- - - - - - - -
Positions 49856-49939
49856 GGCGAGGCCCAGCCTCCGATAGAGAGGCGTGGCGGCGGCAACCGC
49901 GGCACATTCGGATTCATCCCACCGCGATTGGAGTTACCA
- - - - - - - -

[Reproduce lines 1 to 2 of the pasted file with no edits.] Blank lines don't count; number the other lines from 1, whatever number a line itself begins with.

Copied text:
Positions 49856-49939
49856 GGCGAGGCCCAGCCTCCGATAGAGAGGCGTGGCGGCGGCAACCGC